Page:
An Interview with VOLTA Artistic Director Amanda Coulson

By Dirk Vanduffel - Wednesday, May 2, 2018
An Interview with VOLTA Artistic Director Amanda Coulson

VOLTA, Basel's art fair for new international positions, debuted in 2005 as a collaboration between dealers and friends. The aim was to secure a platform for international galleries beyond young art stalwart Liste and market heavyweight Art Basel.

VOLTA, Basel's art fair for new international positions, debuted in 2005 as a collaboration between dealers and friends. The aim was to secure a platform for international galleries beyond young art stalwart Liste and market heavyweight Art Basel. Concerns and aspirations of the exhibiting gallerists have been first and foremost since VOLTA’s inception; in combination with the curatorial mind of Artistic Director Amanda Coulson, eclectic and dynamic presentations with a strong focus on solo presentations find a stage as refined as at the main fair.

ArtDependence Magazine: The word “Volta” has many meanings: a sonnet, both a region and a river in Africa. How did you devise this as the art fair's name, and what is its significance for the event?

Amanda Coulson: It’s also a dance! But the word in this case comes from the inventor Alessandro Volta, who invented the electrical battery. He is still very much recognized in Northern Italy and in Switzerland. In Basel, there is a whole neighborhood with many “Volta-named” things: Voltaplatz, Voltastrasse, and the first hall we rented to do the original fair, the Voltahalle. We felt the word was connected to electricity in a good way — energetic, with a spark, exciting — and was a catchy, short and memorable word, so we chose it for the fair! Luckily, with our entirely new venue this year, we have also moved back to this neighborhood, which is now totally transforming (isn't this always how it happens? The artists move in and then the urban regeneration starts!), so we are back almost next to the Voltaplatz, connecting us back to our roots and making us very easy to find!

AD: In what ways does Volta differ from other art fairs?

AC: One things is that it originated with gallerists. So, even 14 years on, we think  and plan from this perspective, and this informs our interaction and creative decisions. We create deep relationships with our exhibitors and listen to them, which is fundamental. However, we also never had a panel of galleries to judge applications, as this seemed always to me a total conflict of interest, so we work with curators and collectors as advisors.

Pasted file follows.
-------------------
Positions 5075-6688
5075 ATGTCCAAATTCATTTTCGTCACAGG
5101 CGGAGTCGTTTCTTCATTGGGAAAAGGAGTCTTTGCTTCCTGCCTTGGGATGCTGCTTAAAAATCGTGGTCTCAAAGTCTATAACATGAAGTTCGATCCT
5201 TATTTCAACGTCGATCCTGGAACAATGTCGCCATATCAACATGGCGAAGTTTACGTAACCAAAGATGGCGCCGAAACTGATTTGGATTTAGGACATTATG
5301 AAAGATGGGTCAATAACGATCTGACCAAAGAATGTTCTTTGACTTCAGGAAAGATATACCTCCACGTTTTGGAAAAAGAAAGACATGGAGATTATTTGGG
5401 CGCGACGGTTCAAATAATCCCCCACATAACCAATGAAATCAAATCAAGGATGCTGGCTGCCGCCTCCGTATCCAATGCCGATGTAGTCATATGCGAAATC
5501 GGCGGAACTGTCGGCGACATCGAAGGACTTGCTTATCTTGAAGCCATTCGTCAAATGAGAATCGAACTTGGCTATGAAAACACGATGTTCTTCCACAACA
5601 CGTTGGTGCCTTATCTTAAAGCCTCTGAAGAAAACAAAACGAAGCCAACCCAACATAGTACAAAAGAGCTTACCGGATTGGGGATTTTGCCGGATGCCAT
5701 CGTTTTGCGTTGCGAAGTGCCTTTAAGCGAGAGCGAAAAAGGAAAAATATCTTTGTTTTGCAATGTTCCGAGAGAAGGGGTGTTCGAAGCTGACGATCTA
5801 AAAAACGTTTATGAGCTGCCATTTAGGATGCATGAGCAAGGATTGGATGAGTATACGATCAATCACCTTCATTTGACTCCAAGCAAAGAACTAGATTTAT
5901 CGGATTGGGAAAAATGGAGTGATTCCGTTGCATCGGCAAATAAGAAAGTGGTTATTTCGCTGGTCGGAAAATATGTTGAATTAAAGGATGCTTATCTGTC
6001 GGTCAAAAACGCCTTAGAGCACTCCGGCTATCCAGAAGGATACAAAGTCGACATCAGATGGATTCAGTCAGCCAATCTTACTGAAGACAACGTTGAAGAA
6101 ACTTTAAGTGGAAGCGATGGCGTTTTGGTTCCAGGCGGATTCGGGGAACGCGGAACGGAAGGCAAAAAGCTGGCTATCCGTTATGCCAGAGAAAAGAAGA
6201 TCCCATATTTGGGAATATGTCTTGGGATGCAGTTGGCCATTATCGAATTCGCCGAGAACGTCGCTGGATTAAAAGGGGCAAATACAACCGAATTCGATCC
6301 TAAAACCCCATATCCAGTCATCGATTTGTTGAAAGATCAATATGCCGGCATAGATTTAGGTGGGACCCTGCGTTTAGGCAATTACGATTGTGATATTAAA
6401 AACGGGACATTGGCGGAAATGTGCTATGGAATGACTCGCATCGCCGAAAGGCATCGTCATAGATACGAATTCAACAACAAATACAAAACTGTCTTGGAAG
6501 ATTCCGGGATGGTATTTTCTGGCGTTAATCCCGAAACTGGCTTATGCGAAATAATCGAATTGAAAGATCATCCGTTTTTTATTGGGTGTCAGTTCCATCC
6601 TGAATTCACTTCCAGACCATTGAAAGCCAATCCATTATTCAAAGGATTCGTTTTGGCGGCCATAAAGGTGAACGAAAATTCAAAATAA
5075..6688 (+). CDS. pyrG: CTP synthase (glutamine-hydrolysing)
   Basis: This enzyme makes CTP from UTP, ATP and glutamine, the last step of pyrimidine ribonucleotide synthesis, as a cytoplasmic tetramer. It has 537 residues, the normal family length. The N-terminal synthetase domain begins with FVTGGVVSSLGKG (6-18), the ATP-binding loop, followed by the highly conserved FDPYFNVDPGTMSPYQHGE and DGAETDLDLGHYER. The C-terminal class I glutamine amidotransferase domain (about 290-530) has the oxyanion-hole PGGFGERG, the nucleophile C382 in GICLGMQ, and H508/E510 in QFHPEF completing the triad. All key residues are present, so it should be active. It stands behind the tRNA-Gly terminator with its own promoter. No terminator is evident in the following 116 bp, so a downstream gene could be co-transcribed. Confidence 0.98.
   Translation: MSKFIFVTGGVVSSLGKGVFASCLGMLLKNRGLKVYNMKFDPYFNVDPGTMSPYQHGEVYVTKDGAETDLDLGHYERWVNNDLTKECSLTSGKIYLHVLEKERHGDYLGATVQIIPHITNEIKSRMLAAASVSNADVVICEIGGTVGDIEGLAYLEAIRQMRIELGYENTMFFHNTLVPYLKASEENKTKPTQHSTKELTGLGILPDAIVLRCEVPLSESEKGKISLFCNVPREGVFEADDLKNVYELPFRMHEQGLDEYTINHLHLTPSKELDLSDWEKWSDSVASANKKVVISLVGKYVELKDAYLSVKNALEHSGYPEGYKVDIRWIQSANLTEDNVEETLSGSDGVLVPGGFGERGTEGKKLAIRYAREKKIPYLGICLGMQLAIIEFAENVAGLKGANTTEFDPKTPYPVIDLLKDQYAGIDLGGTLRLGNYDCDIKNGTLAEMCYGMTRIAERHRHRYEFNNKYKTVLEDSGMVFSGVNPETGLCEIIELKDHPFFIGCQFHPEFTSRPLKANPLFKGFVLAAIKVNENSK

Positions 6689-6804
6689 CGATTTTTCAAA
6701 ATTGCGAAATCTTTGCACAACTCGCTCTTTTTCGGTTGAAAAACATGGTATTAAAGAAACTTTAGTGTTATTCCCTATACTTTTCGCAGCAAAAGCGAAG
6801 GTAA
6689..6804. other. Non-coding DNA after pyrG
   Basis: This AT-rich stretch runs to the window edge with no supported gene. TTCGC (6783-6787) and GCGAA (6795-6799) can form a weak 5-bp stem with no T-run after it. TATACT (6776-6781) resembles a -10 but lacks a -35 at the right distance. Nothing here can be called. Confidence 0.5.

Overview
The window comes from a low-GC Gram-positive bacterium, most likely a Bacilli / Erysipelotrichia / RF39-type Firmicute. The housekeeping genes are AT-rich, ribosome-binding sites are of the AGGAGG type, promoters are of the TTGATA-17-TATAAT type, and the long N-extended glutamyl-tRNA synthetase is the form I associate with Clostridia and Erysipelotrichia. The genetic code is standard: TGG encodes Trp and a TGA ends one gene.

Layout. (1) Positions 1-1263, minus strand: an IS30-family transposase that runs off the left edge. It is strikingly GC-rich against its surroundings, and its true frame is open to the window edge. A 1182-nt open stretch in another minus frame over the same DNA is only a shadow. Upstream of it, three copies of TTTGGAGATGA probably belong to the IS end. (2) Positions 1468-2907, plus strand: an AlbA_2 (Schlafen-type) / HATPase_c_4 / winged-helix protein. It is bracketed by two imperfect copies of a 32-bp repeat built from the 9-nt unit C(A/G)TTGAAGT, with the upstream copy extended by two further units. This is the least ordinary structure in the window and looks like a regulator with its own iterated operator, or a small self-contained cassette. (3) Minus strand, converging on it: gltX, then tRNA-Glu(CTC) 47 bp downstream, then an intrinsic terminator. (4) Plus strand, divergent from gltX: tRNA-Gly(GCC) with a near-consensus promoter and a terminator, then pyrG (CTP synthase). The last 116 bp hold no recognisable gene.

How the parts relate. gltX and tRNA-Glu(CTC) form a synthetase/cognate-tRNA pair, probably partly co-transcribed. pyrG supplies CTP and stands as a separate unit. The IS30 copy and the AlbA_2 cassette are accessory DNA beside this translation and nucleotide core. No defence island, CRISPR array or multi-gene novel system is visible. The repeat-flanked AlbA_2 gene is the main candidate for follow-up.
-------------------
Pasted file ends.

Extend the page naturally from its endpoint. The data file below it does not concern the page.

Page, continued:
Secondly, while to speak of a “curated fair” is really stretching the idea of curating to its absolute limit (we are aware this is almost an oxymoron), we still bring an element of curation to every decision: how booths are placed in relationship to one another, and how these positions relate to their artists, as an example, so these decisions are not based simply on size or who wants to be at the front or back.

We also work with a certain type of gallery, whom we refer to as “mother galleries,” who nurture artists from the early stage of their career. Many of these galleries see their artists move on to bigger galleries, who then take the artists to major brand fairs, and we feel they — the “mothers” — deserve their rightful platform as well. If you look at the artists and galleries we've had at VOLTA over the years, you would be extremely surprised how many are now recognised at the major fairs.

While the “blue-chip” fairs are fantastic opportunities to see amazing art, they can be repetitive or “safe” and not the best place to make new discoveries.  This is what leads to VOLTA’s success, because the intrepid art lovers and collectors — who do not need the market confirmation to support their taste or eye — know that it’s a great place to make meaningful discoveries.

Christiane Peschek, Velvet Fields, Kat. 1, 2017, Healing brush and Stamp tool on Skin tone; Pigment print on Aluminum, 120 x 95 cm. Courtesy of SCAG and the Artist. Presented by SCAG (Vienna)

Gina Malek, Truth in Timbre, 2017, Oil on canvas, 165 x 180 cm. Presented by Magic Beans (Berlin)

Jorma Puranen, Lost in Stars, 2018, Pigment print on Diasec, 85 x 120 cm., edition of 6. Presented by Gallery Anhava (Helsinki)

AD: What are the highlights of Volta Basel 2018?

AC: This is among my most difficult questions to answer — it’s like choosing a favorite child! — though of course it is one of the most frequent questions asked. In the spirit of being democratic, I will note two projects from returning VOLTA exhibitors and two project from first-time VOLTA exhibitors:

– Soda Gallery (Bratislava) returns for their third consecutive Basel with a project exploring personal archives via four Czech or Slovakian artists. Two are emerging — Lucia Tallová (whom staged a solo project with us in New York) and Anna Ročňová — while the other two are quite prominent, Ilona Németh and Jana Želibská, the latter exhiibited in the Czech and Slovak Pavilion at the 57th Venice Biennale.

– Cohju Contemporary Art (Kyoto) returns this year with two artists thinking about materiality: Shinnosuke Tojo “paints” with metal, and Mio Yamato, a recent graduate from Kyoto’s top arts academy, builds these incredibly active compositions from her meditative application of hand-piped dots or lines.

– Galerie Anhava (Helsinki) debuts with us with Jorma Puranen, a celebrated mid-career conceptual photographer and eminent member of the Helsinki School